I try to keep a pitcher of infused water in the fridge. Using a large glass dispenser like this, I add citrus slices, herbs and/or cucumbers. I am sure to empty it out every few days, or else it starts to taste scuzzy. Here you also see a couple of heads of curly green kale and fennel. We go through lots and lots of greens each week: I put them in our smoothies (my daughter drinks at least one green smoothie a day - a GREAT way to get greens into your kids! - I use this container to give it to her), I sauté them, I use them for salads, I add them to soups. I'd say we go through at least 6 heads of greens each week (kale, Swiss Chard, collards, lettuce, spinach, etc.)
Next shelf: olives, organic strawberries, and chopped up roasted sweet potato. I always have some type of roasted root veggies in the fridge - I make them in a big batch and serve them with eggs in the morning, top salads with them for lunch, and feed them to my daughter.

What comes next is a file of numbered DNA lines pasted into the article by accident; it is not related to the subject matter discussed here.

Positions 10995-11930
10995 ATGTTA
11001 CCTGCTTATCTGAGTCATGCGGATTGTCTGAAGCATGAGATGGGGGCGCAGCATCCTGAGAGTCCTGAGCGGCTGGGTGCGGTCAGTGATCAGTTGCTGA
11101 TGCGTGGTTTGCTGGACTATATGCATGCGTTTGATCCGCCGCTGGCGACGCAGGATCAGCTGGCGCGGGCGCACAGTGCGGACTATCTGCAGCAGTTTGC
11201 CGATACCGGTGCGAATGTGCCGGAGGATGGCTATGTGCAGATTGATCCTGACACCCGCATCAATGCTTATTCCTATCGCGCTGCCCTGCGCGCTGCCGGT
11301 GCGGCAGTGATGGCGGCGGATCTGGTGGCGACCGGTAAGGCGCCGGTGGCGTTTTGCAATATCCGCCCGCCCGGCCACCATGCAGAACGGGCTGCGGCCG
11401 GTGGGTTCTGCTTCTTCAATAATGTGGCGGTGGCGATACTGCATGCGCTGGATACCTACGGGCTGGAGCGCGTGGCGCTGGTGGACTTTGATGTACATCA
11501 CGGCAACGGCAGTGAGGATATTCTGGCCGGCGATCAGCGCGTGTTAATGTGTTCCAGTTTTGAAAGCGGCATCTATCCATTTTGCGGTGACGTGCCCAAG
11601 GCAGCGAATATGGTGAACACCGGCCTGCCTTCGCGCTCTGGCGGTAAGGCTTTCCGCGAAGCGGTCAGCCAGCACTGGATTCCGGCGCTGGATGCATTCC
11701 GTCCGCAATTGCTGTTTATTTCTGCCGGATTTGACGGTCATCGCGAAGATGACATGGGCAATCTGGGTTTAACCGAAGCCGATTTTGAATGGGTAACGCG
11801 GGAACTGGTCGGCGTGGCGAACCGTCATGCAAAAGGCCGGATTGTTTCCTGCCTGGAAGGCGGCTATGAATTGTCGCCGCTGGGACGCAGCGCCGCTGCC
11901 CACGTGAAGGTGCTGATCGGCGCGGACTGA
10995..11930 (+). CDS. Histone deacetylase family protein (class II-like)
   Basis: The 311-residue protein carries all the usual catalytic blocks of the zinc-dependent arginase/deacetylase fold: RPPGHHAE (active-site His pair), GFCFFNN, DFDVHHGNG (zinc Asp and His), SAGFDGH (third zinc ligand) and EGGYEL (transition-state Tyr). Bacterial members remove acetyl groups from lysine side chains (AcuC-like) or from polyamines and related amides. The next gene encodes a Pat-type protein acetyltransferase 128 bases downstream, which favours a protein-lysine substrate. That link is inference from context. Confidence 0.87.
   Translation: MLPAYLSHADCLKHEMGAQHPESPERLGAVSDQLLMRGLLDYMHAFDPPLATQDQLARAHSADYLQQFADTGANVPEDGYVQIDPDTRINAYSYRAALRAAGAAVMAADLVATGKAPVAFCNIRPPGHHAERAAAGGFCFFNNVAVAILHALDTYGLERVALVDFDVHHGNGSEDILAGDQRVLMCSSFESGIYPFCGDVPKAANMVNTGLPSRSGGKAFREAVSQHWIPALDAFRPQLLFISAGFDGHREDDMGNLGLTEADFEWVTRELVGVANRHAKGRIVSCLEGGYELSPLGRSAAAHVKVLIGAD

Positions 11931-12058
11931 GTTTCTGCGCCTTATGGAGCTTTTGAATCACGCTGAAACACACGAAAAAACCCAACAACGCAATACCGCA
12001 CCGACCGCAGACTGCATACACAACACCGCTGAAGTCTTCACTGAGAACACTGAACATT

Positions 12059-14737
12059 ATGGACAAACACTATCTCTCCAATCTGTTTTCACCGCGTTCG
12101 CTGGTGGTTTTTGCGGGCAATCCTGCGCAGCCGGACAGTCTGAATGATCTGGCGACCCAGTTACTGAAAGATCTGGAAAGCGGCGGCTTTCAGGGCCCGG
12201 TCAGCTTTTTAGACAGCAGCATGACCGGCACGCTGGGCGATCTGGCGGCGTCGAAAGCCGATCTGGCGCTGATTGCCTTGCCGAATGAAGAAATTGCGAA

There's also an organic rotisserie chicken here - sometimes I will pick one up for a quick lunch. I will say it is a lot more cost effective to buy your own chicken and roast it! When purchasing chicken, I always get pasture-raised chicken. Keep in mind that chickens are NOT vegetarians, so if you're buying chicken or eggs that say "vegetarian-fed" you know something's amiss.
Eggs from the farm; grass-fed ground hamburger; butter from grass-fed cows. I typically buy local butter, but Kerrygold is a great option, as it is affordable and can be found in most markets.
(I've got more grass-fed meat, pasture-raised chicken breast and thighs, and pasture-raised bacon in the freezer.)
More produce, plus some "short-cuts" - broccoli stalk slaw and packaged (pre-boiled) beets. I prefer the Love Beets brand to Trader Joe's because they do organic beets.
That woody looking thing in the top photo is yuca root - I bought it to make pizza dough and will definitely be stocking it regularly. If you are looking for a yummy gluten-free, grain-free pizza crust, you've got to try this recipe!